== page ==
PRIVACY Forum Archive Document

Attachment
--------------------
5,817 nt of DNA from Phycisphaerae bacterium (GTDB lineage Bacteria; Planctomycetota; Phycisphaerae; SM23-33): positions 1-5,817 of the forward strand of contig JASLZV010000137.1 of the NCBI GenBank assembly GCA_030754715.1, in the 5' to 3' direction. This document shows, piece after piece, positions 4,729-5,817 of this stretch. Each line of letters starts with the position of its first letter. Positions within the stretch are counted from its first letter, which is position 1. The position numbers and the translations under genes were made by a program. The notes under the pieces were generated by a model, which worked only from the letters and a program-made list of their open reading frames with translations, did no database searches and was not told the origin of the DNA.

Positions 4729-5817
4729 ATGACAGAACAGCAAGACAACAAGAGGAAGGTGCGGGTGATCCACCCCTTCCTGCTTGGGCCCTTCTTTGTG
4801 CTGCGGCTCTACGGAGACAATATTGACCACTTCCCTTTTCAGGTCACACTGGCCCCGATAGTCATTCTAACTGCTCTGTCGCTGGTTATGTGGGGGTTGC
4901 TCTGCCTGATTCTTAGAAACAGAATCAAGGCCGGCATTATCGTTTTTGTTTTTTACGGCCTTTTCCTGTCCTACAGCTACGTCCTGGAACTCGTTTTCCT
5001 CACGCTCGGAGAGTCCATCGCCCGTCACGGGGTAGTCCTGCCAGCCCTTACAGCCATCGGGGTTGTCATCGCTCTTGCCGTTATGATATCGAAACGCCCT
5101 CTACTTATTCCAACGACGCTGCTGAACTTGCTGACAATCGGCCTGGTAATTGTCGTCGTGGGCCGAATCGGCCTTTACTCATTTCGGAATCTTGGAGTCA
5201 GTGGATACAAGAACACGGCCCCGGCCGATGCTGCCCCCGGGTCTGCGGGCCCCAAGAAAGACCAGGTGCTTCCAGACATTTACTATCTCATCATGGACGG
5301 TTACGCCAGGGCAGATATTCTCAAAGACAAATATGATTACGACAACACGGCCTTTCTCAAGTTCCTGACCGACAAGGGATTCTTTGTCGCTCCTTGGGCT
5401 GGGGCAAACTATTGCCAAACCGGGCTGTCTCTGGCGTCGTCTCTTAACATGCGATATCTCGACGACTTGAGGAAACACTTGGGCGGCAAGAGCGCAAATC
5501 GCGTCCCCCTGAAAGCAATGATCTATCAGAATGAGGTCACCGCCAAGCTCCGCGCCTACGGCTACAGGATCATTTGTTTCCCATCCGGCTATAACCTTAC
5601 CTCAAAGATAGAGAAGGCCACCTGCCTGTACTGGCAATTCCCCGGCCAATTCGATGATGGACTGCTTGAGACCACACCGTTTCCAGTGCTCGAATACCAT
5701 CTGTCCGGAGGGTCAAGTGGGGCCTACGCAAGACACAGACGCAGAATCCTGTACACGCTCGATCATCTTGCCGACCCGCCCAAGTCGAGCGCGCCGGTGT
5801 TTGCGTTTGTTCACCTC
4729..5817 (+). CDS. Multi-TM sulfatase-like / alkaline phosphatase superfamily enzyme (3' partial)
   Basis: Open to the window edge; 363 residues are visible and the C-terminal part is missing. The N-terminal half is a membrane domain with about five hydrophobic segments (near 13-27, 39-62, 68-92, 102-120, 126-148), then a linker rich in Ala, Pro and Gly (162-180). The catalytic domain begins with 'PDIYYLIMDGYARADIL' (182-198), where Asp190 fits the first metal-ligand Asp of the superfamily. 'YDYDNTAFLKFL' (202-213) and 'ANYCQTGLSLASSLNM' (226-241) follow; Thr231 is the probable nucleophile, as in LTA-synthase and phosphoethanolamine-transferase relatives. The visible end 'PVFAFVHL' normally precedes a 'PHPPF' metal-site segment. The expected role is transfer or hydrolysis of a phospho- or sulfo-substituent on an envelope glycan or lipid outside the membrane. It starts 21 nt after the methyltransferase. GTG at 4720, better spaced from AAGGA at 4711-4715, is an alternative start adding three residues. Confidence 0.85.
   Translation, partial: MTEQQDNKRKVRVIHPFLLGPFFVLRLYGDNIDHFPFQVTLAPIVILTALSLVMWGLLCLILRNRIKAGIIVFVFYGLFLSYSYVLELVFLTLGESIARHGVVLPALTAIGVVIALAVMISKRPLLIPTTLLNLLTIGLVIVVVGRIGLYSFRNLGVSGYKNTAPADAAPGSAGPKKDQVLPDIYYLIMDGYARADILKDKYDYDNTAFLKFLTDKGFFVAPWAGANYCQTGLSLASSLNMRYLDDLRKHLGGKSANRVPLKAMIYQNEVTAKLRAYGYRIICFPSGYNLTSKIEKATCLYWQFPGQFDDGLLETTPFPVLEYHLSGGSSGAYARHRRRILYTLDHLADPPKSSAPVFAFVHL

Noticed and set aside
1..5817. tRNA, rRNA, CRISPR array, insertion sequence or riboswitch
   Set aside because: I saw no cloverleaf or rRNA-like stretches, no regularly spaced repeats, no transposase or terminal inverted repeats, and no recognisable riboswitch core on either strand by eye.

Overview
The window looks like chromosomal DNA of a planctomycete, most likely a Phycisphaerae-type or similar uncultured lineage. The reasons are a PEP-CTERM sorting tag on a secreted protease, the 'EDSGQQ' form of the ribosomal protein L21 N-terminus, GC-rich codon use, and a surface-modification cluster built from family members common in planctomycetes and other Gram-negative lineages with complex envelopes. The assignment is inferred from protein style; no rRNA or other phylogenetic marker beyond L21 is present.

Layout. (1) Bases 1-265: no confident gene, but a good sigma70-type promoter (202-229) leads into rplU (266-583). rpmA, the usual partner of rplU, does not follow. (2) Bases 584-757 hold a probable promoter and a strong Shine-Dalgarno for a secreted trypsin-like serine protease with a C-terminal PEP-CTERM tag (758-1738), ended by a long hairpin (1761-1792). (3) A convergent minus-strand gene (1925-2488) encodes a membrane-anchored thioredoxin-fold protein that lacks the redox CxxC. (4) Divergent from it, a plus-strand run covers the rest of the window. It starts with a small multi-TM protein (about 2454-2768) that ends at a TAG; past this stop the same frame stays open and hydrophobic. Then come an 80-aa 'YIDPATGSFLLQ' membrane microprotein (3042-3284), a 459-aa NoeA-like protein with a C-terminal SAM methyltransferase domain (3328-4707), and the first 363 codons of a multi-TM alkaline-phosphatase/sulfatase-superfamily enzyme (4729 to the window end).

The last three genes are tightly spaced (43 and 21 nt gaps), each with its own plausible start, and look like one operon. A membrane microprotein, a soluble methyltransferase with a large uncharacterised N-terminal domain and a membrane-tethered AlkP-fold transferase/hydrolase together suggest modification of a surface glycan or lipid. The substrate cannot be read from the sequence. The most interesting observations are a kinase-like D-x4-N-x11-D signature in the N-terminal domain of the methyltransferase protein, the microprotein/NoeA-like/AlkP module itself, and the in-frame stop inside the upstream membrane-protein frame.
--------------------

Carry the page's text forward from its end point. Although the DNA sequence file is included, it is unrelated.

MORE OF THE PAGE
PRIVACY Forum Digest Sunday, 24 November 1996 Volume 05 : Issue 21 Moderated by Lauren Weinstein (email@example.com) Vortex Technology, Woodland Hills, CA, U.S.A. ===== PRIVACY FORUM ===== ------------------------------------------------------------------- The PRIVACY Forum is supported in part by the ACM (Association for Computing Machinery) Committee on Computers and Public Policy, "internetMCI" (a service of the Data Services Division of MCI Telecommunications Corporation), and Cisco Systems, Inc. - - - These organizations do not operate or control the PRIVACY Forum in any manner, and their support does not imply agreement on their part with nor responsibility for any materials posted on or related to the PRIVACY Forum. ------------------------------------------------------------------- CONTENTS Key Escrow & Govt. Crypto Controls (Prof. Dorothy Denning) on PFR (Lauren Weinstein; PRIVACY Forum Moderator) PRIVACY Forum Radio Interviews via Tape, CD-ROM, etc. (Lauren Weinstein; PRIVACY Forum Moderator) Southwestern Bell and SSNs (Rex Black) Canadian private sector legislation by the year 2000 (Colin Bennett) University plans to publish personal info (Edward Fischer) Big Internet is Watching You (Martin Minow) La Belle Province Vous Aime [re: Hydro Quebec] (Alan P. Burke) The final version of the NRC crypto report is now available! (CRYPTO) New Bihman-Shamir Fault Analysis Paper (Bruce Schneier) Community Space and Cyberspace (Susan Evoy) *** Please include a RELEVANT "Subject:" line on all submissions! *** *** Submissions without them may be ignored! *** ----------------------------------------------------------------------------- The Internet PRIVACY Forum is a moderated digest for the discussion and analysis of issues relating to the general topic of privacy (both personal and collective) in the "information age" of the 1990's and beyond. The moderator will choose submissions for inclusion based on their relevance and content. Submissions will not be routinely acknowledged. All submissions should be addressed to "firstname.lastname@example.org" and must have RELEVANT "Subject:" lines; submissions without appropriate and relevant "Subject:" lines may be ignored. Excessive "signatures" on submissions are subject to editing. Subscriptions are by an automatic "listserv" system; for subscription information, please send a message consisting of the word "help" (quotes not included) in the BODY of a message to: "email@example.com". Mailing list problems should be reported to "firstname.lastname@example.org". All messages included in this digest represent the views of their individual authors and all messages submitted must be appropriate to be distributable without limitations. The PRIVACY Forum archive, including all issues of the digest and all related materials, is available via anonymous FTP from site "ftp ftp.vortex.com", in the "/privacy" directory. Use the FTP login "ftp" or "anonymous", and enter your e-mail address as the password. The typical "README" and "INDEX" files are available to guide you through the files available for FTP access. PRIVACY Forum materials may also be obtained automatically via e-mail through the listserv system. Please follow the instructions above for getting the listserv "help" information, which includes details regarding the "index" and "get" listserv commands, which are used to access the PRIVACY Forum archive. All PRIVACY Forum materials are available through the Internet Gopher system via a gopher server on site "gopher.vortex.com/". Access to PRIVACY Forum materials is also available through the Internet World Wide Web (WWW) via the Vortex Technology WWW server at the URL: "http://www.vortex.com"; full keyword searching of all PRIVACY Forum files is available via WWW access. ----------------------------------------------------------------------------- VOLUME 05, ISSUE 21 Quote for the day: "Is... a... puzzlement." -- King Mongkut of Siam (Yul Brynner) "The King and I" (Fox; 1956) ---------------------------------------------------------------------- Date: Sun, 24 Nov 96 11:05 PST From: email@example.com (Lauren Weinstein; PRIVACY Forum Moderator) Subject: Key Escrow & Govt. Crypto Controls (Prof. Dorothy Denning) on PFR Greetings. A new PRIVACY Forum Radio installment is now available for your information and listening enjoyment. In this approximately half-hour show, I speak with Professor Dorothy Denning (Georgetown University), a well-known advocate of key escrow, key recovery cryptographic systems. During the program our discussions cover a range of topics including third-party key systems, possible future government controls over domestic cryptography, international crypto concerns including competition and export controls, and other related issues. To access the show (along with software and instructions for playback), please follow the links to PRIVACY Forum and PRIVACY Forum Radio via: http://www.vortex.com Thanks much. --Lauren-- ------------------------------ Date: Sun, 24 Nov 96 14:38 PST From: firstname.lastname@example.org (Lauren Weinstein; PRIVACY Forum Moderator) Subject: PRIVACY Forum Radio Interviews via Tape, CD-ROM, etc. Greetings. I've been receiving increasing numbers of queries from persons interested in obtaining PRIVACY Forum Radio interview materials through non-online mechanisms, either for initial listening or archival purposes. This is certainly technically possible--all of the interviews are produced and preserved as CD-quality digital audio. Interviews could be made available via cassette tape, conventional audio CDs, and/or via CD-ROMs, either on a one-shot or subscription basis. Whether or not this would be a practical exercise would be largely dependent on demand. If sufficient numbers of individuals, libraries, and/or other institutions and entities are interested, I'll certainly see about making the materials available in this manner. I can't make any cost estimates at this point, since demand would again be an important factor; certainly the Forum could use the support that such distribution might potentially provide. If you have possible interest in any of these alternate forms of PRIVACY Forum Radio distribution, please drop an e-mail note to: email@example.com Please be sure to specify which format (tape, CD, or CD-ROM) is of most potential interest. Thanks very much. --Lauren-- ------------------------------ Date: 29 Oct 96 11:20 CST From: Rex Black <Rex_Black@dell.com> Subject: Southwestern Bell and SSNs Hi all-- Yesterday I called Southwestern Bell to order a fax/modem line for my home office. In the course of the discussion, I found out that they had my social security number in my file as an identifier. I suppose I thoughtlessly gave it to them when I ordered service. (I've occasionally been worn down by clerks who insist that they just can't proceed on their precious form without my SSN, and therefore I can't get X service or Y product, which, in the case of a telephone, could be a problem. :-) Anyway, I raised somewhat of a stink about this, asking the clerk if she could remove my SSN from the file and replace it with my driver's license number. She went off for a while, spoke with a supervisor, then came back and said, yes, she would do that for me. I probably need to call back in a couple days with some spurious inquiry and make sure that this indeed happened. The moral of this story is that Southwestern Bell customers who don't want their SSN floating around in a file that also includes home address, home phone number, spouse's name, etc., may want to call and get it removed. Regards, Rex [ It is indeed possible that they removed your SSN. It is also possible that they simply added your DMV number, and your SSN is still buried in there somewhere. Since these systems are so dependent on single unique identifiers, it is often the case that really replacing one identifier with another isn't at all simple, even if the customer service agent thinks that's what they are doing. On one hand, many people don't want their SSN used in commercial situations where it isn't necessary. However, most people don't want their records confused with those of other individuals. As you'll recall from the Lexis-Nexis controversy, sometimes the surest way to find a record to correct or delete, is by using the SSN, since most other fields (name, address, etc.) can easily change over time. The big problem of course is that with only the data elements protected by the Fair Credit Reporting Act really being under any sort of control, SSNs can be used for a variety of fraudulent or other criminal purposes by unscrupulous individuals. Meeting the often opposing goals of personal privacy and accurate identification is a decidedly non-trivial task. User chosen passcodes and PINs are one possibility that can help with the identification side of the equation. Unfortunately, many organizations have been unwilling to implement or continue using such systems, sometimes after getting poor response to them from customers who complain about needing to remember codes for account access. The right way to deal with this problem, of course, is to let those individuals who want to have a unique passcode use that system, and allow those who don't to opt-out. -- MODERATOR ] ------------------------------ Date: Sat, 2 Nov 1996 16:13:25 -0800 From: Colin Bennett <cjb@UVic.CA> Subject: Canadian private sector legislation by the year 2000 Subscribers should be aware that Allan Rock, the Canadian Minister of Justice, made the following commitment to the International Privacy Commissioners Conference in September: "By the year 2000, we aim to have federal legislation on the books that will provide effective, enforceable protection of privacy rights in the private sector." It is probable that any private sector policy will be based on the Canadian Standards Association's recent Model Code for the Protection of Personal Information. But there will continue to be considerable discussion over oversight and enforcement questions, and in particular about federal/provincial jurisdictional questions. An analysis of these issues can be found in "Regulating Privacy in Canada: An Analysis of Oversight and Enforcement in the Private Sector." This is now on the epic website: www.privacy.org/pi/country/canada/ Colin Bennett Department of Political Science University of Victoria Victoria, B.C. Canada, V8W 3P5 [ In general, there seems to be much more activity in the direction of privacy legislation outside the U.S., though in some countries the situation is getting worse, not better. Sometimes well-intentioned legislation can have unexpected side-effects. Broadcasters in Europe have expressed concern that new regulations regarding registration of and access to databases could extend to digital audio and video recordings created and archived during the preparation of news stories, with a number of possibly alarming ramifications. Still, as we've seen before, privacy issues often cannot be reasonably dealt with in a piecemeal fashion through the commercial sector, and legislative efforts seem to represent the only feasible approach in many cases. -- MODERATOR ] ------------------------------ Date: Tue, 12 Nov 1996 16:17:28 -0500 From: EdFischer@aol.com Subject: University plans to publish personal info, apparently without I received a solicitation for a "Carnegie Mellon University Alumni Directory," available in book or CD-ROM form, from a commercial publisher called Publishing Concepts, Inc. of Dallas, Texas. I was surprised to learn that I would be included in the directory even though I had not consented to it. Here's the letter I wrote to my alma mater: --- begin quoted text --- Mr. Steven L. Calvert Director, Alumni Relations Carnegie Mellon University Alumni House 5017 Forbes Avenue Pittsburgh, Pennsylvania 15213 Dear Steve: Thanks for taking a few moments with me on the phone yesterday to allow me to express my concerns about the alumni directory. As I promised, I've outlined my objections on paper for you. As I'm sure you're aware, privacy and confidentiality are important issues. When alumni give you personal information such as home address and phone number, I'm sure they don't expect you to make that information public. At the very least, there seems to be a normal expectation that you'll be using the information only for "internal" purposes: annual fundraising, mailing newsletters, and similar things. (I am referring to the alumni directory as "public," even though you may argue that it is only semi-public since it is only available to CMU alumni. But when potentially thousands of copies are being distributed, and when you immediately lose control of those copies, such distribution must be considered public.) There may be circumstances where alumni would not want this information published. I can think of two examples of undesirable recipients, one quite ominous: telemarketers and stalkers. I don't think you can be sure that the community of CMU alumni doesn't include either or both of these. By forcing alumni to "opt out" of the directory, rather than allowing them to "opt in," you are running the real risk of putting someone in danger -- someone who may not even be aware that you are publishing his or her home address and phone number. Remember that the CMU alumni community includes actors and actresses, business people, and possibly battered spouses. Let me repeat my own preference: you do not have my permission to distribute my name, address, or phone number to anyone for any reason. I would like to see CMU withdrawn plans for the alumni directory until an opt in procedure is implemented. Thanks again, Steve, for taking these issues seriously. Very truly yours, Edward Fischer Class of '75 ---end quoted text--- [ This turns out to unfortunately be a common practice. I had a similar experience when UCLA solicited me for purchase of the alumni directory along with a sheet of my data that they wanted "updated". No obvious "opt-out" choice was apparent, and I had to call around trying to find the right people, then write, to ask not to have my information included. It was a considerable effort. This is but another aspect of the current philosophy that personal information (however you wish to define it) is the property of the entity who currently holds it, and that the person about whom that information exists has few rights regarding that data. -- MODERATOR ] ------------------------------ Date: Thu, 7 Nov 1996 07:29:32 -0800 From: Martin Minow <firstname.lastname@example.org> Subject: Big Internet is Watching You Over the past month or so, a mailing list I subscribe to has endured a flame war with a disgruntled (ex-)subscriber. A few days ago, an anonymous participant provided what I'll call an Internet Biography of the subscriber. The anonymous message began with "I had some free time this morning, and just for fun, thought I'd create a brief Net profile of our friend ..." Among the discoveries are the following: -- Home address and phone number from http://www.yahoo.com (Four11 people search) -- Birthday from http://www.boutell.com/birthday.cgi/[Month]/[Day] -- Company name and internet domain ownership from InterNIC. -- An uncomplimentary "who is ..." from a private academic site. -- A Usenet author profile showing over 500 messages posted to about 50 newsgroups over the last 18 months from http://www.dejanews.com profile. -- An uncomplimentary note from an academic, private "legends" homepage. -- Several professional contributions to FAQ's. Over ten years ago, when computer bulletin boards appeared at my former employer, I formulated "Minow's law:" "never write anything you don't want to see on your resume." I seem to have been more prophetic than I expected. Martin Minow, email@example.com [ I remember discussing some of these issues with Martin many, many years ago, back in the days when the Internet community was very small and the information available via the net comparatively very limited. Even then, it was becoming obvious that sending public messages was like standing up on a soapbox and giving a speech. Of course, back then the crowd listening was typically orders of magnitude smaller than what can occur today... -- MODERATOR ] ------------------------------ Date: Fri, 08 Nov 1996 15:48:31 -0800 From: "Alan P. Burke" <firstname.lastname@example.org> Subject: La Belle Province Vous Aime [re: Hydro Quebec] Hydro Quebec reassures us on each bill that: "When you next call us, don't worry if we ask for your social insurance number. We're only doing this in order to confirm your identity and guarantee once and for all that your personal file is exclusively yours and fully confidential." Why would a government-owned corporation which has intimate knowledge of its subscribers' location want to have confirmation of identity? Why shouldn't I worry? Alan [ Most likely it's for account access control. As I discussed above in a comment to an earlier message, the use of these numbers as an expedient unique database identifier is commonplace. Also as discussed above, use of PINs or passcodes could help provide an alternative for account access identification purposes, at least. -- MODERATOR ] ------------------------------ Date: Fri, 08 Nov 96 15:28:00 EST From: "CRYPTO" <email@example.com> Subject: The final version of the NRC crypto report is now available! The Computer Science and Telecommunications Board (CSTB) of the National Research Council (NRC) is pleased to announce the availability of its cryptography policy study "Cryptography's Role in Securing the Information Society". This report was originally released in pre-publication form on May 30, 1996. The final printed version of this report can be obtained from the National Academy Press, 1-800-624-6242 or Web site http://www.nap.edu/bookstore. The pre-publication version and the final printed copy differ in that the printed copy contains an index and many source documents relevant to the crypto policy debate; of course, editorial corrections have been made as well. An unofficial ASCII version of the prepublication report can be found at http://pwp.usa.pipeline.com/~jya/nrcindex.htm; the official NRC version should become available online in ASCII form in December. In addition, CSTB has been conducting briefings on this report at various sites around the country; if you would like to arrange a briefing in your area, please let us know (firstname.lastname@example.org, 202-334-2605). ------------------------------ Date: Thu, 31 Oct 1996 09:57:52 -0500 From: Bruce Schneier <email@example.com> Subject: New Bihman-Shamir Fault Analysis Paper The next Stage of Differential Fault Analysis: How to break completely unknown cryptosystems Eli Biham Adi Shamir Computer Science Dept. Applied Math Dept. The Technion The Weizmann Institute Israel Israel October 30-th, 1996 (draft) The idea of using computational faults to break cryptosystems was first applied by Boneh Demillo and Lipton to public key cryptosystems, and then extended by Biham and Shamir to most types of secret key cryptosystems. In this new research announcement, we introduce a modified fault model which makes it possible to find the secret key stored in a tamperproof cryptographic device even when nothing is known about the structure and operation of the cryptosystem. A prime example of such a scenario is the Skipjack cryptosystem, which was developed by the NSA, has unknown design, and is embedded as a tamperproof chip inside the commercially available Fortezza PC cards. We have not tested this attack on Skipjack, but we believe that it is a realistic threat against some smart card applications which were not specifically designed to counter it. The main assumption behind the new fault model is that the cryptographic key is stored in an asymmetric type of memory, in which induced faults are much more likely to change a 1 bit into a 0 than to change a 0 bit into a 1 (or the other way around). CMOS registers seem to be quite symmetric, but most types of nonvolatile memory exhibit some degree of asymmetry. For example, a 1 bit in an EEPROM cell is stored as a small charge on an electrically isolated gate. If the fault is induced by external radiation (e.g., ultraviolet light), then the charges are more likely to leak out of the gate than to be forced into the gate. To make the analysis simpler, we assume that we can apply a low level physical stress to the tamperproof device when it is disconnected from power, whose only possible effect is to occassionally flip one of the 1 bits in the key register to a 0. The plausibility of this assumption depends on numerous physical and technical considerations, which are beyond the scope of this note. We further assume that we are allowed to apply two types of cryptographic functions to the given tamperproof device: We can supply a cleartext m and use the current key k stored in the nonvolatile memory of the device to get a ciphertext c, or we can supply a new n-bit key k' which replaces k in the nonvolatile memory. The cryptanalytic attack has two stages: 1. In the first stage of the attack, we keep the original unknown secret key k stored in the tamperproof device, and use it to repeatedly encrypt a fixed cleartext m_0. After each encryption, we disconnect the device from power and apply a gentle physical stress. The resultant stream of ciphertexts is likely to consist of several copies of c_0, followed by several copies of a different c_1, followed by several copies of yet another c_2, until the sequence stabilizes on c_f. Since each change is likely to be the result of one more key bit flipping from 1 to 0 (thus changing the current key k_i into a new variant k_i+1), and since there are about n/2 1 bits in the original unknown key k, we expect f to be about n/2,and c_f to be the result of encrypting m_0 under the all-zero key k_f. 2. In the second stage of the attack, we work our way backwards from the known all-zero key k_f to the unknown original key k_0. Assuming that we already know some intermediate key k_i+1, we assume that k_i differs from k_i+1 in a single bit position. If we knew the cryptographic algorithm involved, we could easily try all the possible single bit changes in a simple software simulation on a personal computer, and find the (almost certainly unique) change which would give rise to the observed ciphertext c_i. However, we dont need either a simulator or knowledge of the cryptographic algorithm, since we are given the real thing in the form of a tamperproof device into which we can load any key we wish, to test out whether it produces the desired ciphertext c_i. We can thus proceed deterministically from the known k_f to the desired k_0 in O(n) stages, trying O(n) keys at each stage. The attack is guaranteed to succeed if the fault model is satisfied, and its total complexity is at most O(n^2) encryptions. This seems to be the first cryptanalytic attack which makes it possible to find the secret key of a completely unknown cryptosystem in polynomial time (quadratic time in our case). It relies on a particular fault model which seems to be realistic, but requires further study. In the full version of this paper we'll discuss numerous extensions of the attack, including the analysis of more complicated fault models in which the sequence of corrupted keys forms a biased random walk in the space of 2^n possible keys. Bruce Schneier Counterpane Systems ------------------------------ Date: Sat, 2 Nov 1996 00:13:55 -0800 From: Susan Evoy <sevoy@Sunnyside.COM> Subject: Community Space and Cyberspace Community Space and Cyberspace What's the Connection? Exploring the Directions and Implications of Computer Networking Technology on Society Directions and Implications of Advanced Computing (DIAC-97) http://www.scn.org/tech/diac-97 *** A Conference **** Sponsored by Computer Professionals for Social Responsibility (CPSR) Seattle, Washington, USA March 1-2, 1997 Visionaries, hucksters, social critics, politicians, and cyber-pundits of all stripes -- both amateur and professional -- have been more than generous with their theories and prognostications on what computer-mediated communication will mean for children, families, neighborhoods, civic life, and society. What's the reality? What's the hype? What do we hope for? What do we dread? What is the potential? What are the pitfalls? And what -- if anything -- can we do about it? Will new forms of cyberspace media usher in a new egalitarian age or will the distance between economic haves and have-nots grow ever larger? Perhaps -- and this may be the likeliest -- cyberspace will just carry on business as usual and nothing much will actually change shape as a result. The Community Space and Cyberspace conference will be an exciting mix of informative and provocative presentations. Howard Rheingold, author of the best-selling book on how people commune in cyberspace, "The Virtual Community: Homesteading on the Electronic Frontier", will give the keynote address on how "virtual" and geographical communities are related to one another. Also on the first day, numerous activists, practitioners, and thinkers will discuss the significance of the new communication technology on children, education, the economy and jobs, social action, civic and cultural values, and many other topics What will computer networking do for us and what will it do to us?? Help us answer this question! Please join the discussion in Seattle! DIAC-97 needs co-sponsors and supporters. If your organization endorses DIAC-97 (no charge!) your members can attend at the CPSR rate. We only ask that you help promote attendance at the conference. We are also looking for financial support for the conference and for our fundraiser the evening of March 2 at the fabulous Speakeasy Internet Cafe in Seattle. Please help us make this conference as successful as possible with your personal or company donation. If you or the organization or company you represent would like to be listed or linked as a co-sponsor or supporter, please contact Doug Schuler via e-mail (firstname.lastname@example.org) or by telephone (206-634-0752). Thanks for your support! On Sunday, March 2, participants will be able to attend many of the 20 - 40 workshops that we are planning. If you have skills, research, or ideas to share PLEASE consider proposing a workshop. The workshops in previous DIAC conferences have been outstanding thanks to the innovation, enthusiasm, and experience of the convenors. Workshops will feature work being done in the Puget Sound region as well as that from around the country, and possibly the world. If you are interested in convening a workshop, please fill out the workshop proposal form at our web site. Although any relevent workshop proposal is welcome we especially encourage those around the following themes. * Computer Basics and Cyberspace Survival Skills * Changing Lives: Community Projects and Programs * Organizing With and Around Technology * Critical Issues: Public Policy at Local, Regional, National and Global Levels We hope to collect relevant papers and workshop proposals into a proceedings that will be available to attendees and other interested people. Confernce Registration Form NAME: _________________________________________________________ ADDRESS: ______________________________________________________ PHONE:_________________________________________________________ CITY: ____________________ STATE: ____ ZIP: _____________ COUNTRY: ______________________ E-mail:______________________ Registration Fees (Check one) CPSR member $50 __ Co-sponsoring org $50 __ Which Organization? _______________ Regular $75 __ Student/Low Income $25 __ Please print and complete this form and send it with your check to: CPSR/Seattle - Conference Registration P.O. Box 85481 Seattle, WA 98145-1481 USA ------------------------------ End of PRIVACY Forum Digest 05.21 ************************